Despite her intended design as an infantry support vehicle, the Char D1 would never serve as such. Instead, she would be fielded as a fighting tank based on the developing situation and her modern qualities. Ongoing rearmament from neighboring Germany and the looming war clouds over all of Europe forced the Char D1 to operate as a frontline unit. Early production models left much to be desired when officially operated by army personnel and some were returned to the factory for desperate repairs - the Char D1 did little to endear itself to her crews.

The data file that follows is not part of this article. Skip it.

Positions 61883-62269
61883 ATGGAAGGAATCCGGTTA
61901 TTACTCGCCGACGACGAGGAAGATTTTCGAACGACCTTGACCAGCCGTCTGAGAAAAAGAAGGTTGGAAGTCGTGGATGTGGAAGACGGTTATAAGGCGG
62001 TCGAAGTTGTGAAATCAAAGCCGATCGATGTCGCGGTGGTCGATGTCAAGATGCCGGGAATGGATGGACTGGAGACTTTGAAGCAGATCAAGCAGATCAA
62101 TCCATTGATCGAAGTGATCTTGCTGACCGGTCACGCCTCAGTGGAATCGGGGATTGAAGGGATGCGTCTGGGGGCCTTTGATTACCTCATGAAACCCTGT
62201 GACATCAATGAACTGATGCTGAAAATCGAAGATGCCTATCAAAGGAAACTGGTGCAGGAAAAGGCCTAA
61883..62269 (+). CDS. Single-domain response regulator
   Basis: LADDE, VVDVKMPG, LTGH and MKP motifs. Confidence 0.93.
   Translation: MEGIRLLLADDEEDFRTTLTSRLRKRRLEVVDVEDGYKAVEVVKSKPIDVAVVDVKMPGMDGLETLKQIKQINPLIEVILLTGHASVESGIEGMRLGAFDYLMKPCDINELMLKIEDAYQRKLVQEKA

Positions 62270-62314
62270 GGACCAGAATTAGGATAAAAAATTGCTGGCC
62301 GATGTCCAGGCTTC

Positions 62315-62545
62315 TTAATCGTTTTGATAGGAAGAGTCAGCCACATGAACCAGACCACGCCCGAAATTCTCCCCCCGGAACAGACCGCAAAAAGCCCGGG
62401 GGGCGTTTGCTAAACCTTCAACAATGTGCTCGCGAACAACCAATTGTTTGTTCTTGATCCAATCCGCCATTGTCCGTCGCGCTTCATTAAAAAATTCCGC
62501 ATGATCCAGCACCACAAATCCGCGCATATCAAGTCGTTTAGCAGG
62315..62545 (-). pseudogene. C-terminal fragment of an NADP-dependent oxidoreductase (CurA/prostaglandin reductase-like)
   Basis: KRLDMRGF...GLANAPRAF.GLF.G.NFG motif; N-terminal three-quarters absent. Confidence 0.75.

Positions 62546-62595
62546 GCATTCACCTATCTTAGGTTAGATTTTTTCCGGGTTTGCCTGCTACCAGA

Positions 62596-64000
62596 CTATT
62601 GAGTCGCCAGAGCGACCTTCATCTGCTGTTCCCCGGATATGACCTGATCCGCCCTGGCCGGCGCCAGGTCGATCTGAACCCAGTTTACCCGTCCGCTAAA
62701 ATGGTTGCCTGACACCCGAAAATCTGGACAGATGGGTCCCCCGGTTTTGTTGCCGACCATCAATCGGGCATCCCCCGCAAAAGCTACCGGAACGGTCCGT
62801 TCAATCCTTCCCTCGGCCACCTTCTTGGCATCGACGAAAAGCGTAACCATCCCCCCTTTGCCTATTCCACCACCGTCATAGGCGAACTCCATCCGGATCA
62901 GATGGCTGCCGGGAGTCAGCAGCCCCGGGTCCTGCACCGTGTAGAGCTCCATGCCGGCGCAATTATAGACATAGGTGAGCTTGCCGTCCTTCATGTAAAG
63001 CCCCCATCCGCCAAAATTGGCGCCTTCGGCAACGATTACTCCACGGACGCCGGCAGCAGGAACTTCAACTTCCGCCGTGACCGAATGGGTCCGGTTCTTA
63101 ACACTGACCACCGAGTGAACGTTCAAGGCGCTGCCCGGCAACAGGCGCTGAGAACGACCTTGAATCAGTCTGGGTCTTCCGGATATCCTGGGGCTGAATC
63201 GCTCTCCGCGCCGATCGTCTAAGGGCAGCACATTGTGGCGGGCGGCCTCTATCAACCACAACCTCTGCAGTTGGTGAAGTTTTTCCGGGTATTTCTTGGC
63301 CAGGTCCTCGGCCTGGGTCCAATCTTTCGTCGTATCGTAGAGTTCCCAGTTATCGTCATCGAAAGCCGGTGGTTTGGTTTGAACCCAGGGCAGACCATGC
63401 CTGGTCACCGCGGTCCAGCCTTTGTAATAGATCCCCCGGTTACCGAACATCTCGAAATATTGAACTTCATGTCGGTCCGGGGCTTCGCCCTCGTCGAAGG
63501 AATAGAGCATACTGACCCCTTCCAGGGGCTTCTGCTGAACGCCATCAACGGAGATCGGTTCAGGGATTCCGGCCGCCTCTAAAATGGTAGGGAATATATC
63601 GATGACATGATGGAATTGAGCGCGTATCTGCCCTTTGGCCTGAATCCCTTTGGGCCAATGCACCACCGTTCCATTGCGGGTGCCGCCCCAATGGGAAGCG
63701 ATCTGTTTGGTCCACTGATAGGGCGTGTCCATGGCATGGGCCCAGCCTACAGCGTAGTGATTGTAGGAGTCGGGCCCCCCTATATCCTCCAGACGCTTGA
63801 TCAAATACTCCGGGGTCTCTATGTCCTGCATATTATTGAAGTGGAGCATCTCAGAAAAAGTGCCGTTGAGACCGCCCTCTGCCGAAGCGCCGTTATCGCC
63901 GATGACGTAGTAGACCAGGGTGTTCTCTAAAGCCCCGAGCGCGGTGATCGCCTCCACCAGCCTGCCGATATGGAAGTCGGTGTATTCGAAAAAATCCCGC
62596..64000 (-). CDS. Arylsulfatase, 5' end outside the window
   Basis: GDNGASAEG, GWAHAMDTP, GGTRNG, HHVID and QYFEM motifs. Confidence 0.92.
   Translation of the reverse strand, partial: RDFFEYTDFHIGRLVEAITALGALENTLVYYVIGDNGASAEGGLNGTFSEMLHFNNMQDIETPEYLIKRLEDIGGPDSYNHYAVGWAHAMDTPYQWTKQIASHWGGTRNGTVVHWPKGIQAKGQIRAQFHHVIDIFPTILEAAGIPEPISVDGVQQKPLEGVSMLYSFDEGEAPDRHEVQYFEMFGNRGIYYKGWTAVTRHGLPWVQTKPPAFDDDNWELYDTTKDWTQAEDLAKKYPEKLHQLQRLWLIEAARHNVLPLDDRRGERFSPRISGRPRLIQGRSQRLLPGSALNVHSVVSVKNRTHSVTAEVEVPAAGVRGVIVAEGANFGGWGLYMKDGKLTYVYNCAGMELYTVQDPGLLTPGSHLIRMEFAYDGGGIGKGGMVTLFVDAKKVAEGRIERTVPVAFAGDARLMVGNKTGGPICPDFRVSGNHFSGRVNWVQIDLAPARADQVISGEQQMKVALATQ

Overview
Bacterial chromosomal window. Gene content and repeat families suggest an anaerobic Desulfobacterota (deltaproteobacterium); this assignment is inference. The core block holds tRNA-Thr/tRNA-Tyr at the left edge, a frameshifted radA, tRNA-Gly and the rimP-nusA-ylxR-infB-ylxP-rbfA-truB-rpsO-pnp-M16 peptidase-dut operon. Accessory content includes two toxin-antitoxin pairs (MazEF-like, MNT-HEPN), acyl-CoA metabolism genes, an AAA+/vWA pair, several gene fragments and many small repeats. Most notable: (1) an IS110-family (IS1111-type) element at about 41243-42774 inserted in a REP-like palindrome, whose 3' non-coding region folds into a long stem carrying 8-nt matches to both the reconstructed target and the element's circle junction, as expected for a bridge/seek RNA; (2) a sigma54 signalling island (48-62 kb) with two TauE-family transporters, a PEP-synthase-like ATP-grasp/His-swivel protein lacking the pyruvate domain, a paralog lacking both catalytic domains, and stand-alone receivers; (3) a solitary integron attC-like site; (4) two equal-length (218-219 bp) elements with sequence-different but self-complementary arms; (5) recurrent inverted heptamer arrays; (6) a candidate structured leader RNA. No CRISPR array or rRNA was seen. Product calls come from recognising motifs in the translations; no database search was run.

By their peak usage, it was already decided to send the problematic Char D1's to French-held interests outside of the mainland. By 1937, they were in operation with French colonial forces in North Africa. By the May 1940 "Battle for France", some 43 Char D1s were recalled back to the mainland for the patriotic fight - Char D1s arrived in France by June of that year and formed up with the intended French defense. Of all the Char D1s placed into combat action during the ensuing battle, more than half were destroyed by the Germans and an additional 18 were captured. Captured Char D1s were placed back into service against their owners under the new German designation of Panzerkampfwagen 732(f). their combat role under the German banner is unclear.